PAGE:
• qualifications used for progression to further or higher education. In line with government policy, and like for GCSEs, AS and A levels, where possible, learners should receive calculated results for these qualifications. Calculated results may be based on the outcomes of any completed assignments or modules, and/or centre judgements (for the whole qualification, or for uncompleted modules or units) of the result each learner would most likely have achieved had they been able to complete their assessments in summer 2020. AOs should set out the most suitable approach to calculation for their qualifications, and put in place appropriate quality assurance and an overall check on qualification level outcomes to satisfy themselves these are aligned with expectations
  • qualifications which are used to signal occupational competence. It would not be suitable for these learners to receive a calculated result because it would not be clear they possessed the skills required for the job, which could have health and safety – or other professional – implications. As such, we propose that the starting point for these qualifications is for AOs to adapt the assessment or delivery model so that assessments can be completed under the current public health restrictions. We will continue to engage with employer groups, professional bodies and other regulators as we develop the approach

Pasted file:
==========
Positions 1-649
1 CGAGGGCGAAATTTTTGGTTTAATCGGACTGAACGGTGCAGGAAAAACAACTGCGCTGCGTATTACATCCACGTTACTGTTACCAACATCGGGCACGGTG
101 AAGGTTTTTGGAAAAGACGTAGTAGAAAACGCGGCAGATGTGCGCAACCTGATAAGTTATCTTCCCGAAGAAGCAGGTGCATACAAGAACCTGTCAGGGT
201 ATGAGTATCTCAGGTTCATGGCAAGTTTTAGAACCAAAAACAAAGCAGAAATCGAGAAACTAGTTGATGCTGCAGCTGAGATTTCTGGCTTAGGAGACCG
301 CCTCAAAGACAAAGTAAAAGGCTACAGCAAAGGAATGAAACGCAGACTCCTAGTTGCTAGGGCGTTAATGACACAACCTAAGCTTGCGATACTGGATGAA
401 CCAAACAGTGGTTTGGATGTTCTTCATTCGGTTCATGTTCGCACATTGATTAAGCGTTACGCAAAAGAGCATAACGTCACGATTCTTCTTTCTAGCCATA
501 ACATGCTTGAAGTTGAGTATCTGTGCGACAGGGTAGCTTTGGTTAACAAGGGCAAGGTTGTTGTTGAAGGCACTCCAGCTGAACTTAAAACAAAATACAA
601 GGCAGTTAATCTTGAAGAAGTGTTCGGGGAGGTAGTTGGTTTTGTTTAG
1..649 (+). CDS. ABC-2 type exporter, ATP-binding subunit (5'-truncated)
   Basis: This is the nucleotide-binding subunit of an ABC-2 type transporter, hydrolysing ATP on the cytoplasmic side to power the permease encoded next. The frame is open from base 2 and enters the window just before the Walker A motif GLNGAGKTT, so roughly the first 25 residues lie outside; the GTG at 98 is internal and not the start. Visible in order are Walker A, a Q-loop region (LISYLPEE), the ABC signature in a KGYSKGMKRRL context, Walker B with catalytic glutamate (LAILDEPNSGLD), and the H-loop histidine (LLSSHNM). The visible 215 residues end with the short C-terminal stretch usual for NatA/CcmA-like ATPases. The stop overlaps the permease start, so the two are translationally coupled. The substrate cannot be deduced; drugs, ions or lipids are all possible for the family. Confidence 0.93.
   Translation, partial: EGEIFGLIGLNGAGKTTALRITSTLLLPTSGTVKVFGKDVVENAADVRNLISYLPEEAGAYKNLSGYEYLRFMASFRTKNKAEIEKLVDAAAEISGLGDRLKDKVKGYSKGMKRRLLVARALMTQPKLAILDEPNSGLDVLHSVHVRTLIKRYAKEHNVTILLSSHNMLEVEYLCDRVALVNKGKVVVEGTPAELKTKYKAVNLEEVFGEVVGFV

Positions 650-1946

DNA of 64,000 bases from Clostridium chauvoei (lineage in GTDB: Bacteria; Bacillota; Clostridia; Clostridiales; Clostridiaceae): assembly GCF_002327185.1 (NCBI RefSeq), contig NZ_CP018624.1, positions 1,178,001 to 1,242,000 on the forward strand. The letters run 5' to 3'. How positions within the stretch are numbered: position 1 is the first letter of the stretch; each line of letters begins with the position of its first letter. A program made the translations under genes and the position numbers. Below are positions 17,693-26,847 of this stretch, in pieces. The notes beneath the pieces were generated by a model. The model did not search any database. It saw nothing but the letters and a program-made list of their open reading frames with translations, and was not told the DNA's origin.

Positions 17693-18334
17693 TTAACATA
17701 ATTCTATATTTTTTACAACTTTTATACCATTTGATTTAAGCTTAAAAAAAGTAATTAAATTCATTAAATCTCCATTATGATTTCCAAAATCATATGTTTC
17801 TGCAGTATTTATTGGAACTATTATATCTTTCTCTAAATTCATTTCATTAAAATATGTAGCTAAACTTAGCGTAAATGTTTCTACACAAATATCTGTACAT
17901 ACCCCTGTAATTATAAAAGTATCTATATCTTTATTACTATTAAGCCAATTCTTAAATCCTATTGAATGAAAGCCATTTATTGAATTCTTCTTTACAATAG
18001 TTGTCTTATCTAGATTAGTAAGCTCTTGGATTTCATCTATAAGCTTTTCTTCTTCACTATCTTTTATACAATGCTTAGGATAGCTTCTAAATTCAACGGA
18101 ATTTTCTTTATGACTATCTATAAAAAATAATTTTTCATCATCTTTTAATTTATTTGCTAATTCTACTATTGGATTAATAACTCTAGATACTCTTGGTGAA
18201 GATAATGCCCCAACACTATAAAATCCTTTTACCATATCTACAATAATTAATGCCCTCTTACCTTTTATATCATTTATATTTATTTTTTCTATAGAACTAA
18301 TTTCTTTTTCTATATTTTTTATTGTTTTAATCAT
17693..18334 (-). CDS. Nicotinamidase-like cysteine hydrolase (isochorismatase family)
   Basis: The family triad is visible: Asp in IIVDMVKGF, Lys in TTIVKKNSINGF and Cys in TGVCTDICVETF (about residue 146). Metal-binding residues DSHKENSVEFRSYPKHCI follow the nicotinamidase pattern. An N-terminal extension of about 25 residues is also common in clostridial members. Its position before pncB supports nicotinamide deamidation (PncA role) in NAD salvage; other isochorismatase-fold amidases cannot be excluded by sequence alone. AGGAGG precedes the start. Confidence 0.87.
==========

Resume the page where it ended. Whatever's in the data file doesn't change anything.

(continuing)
• qualifications with a mixed purpose. There are a significant number of VTQs which serve a number of purposes. AOs will need to consider whether their qualification more closely aligns with the primary purpose of supporting progression to further or higher education (in which case the starting point would be a calculated result, with an adapted assessment potentially being made available where this is not possible), or whether it is more closely aligned with signifying occupational competence (in which case the starting point should be the provision of adapted assessments)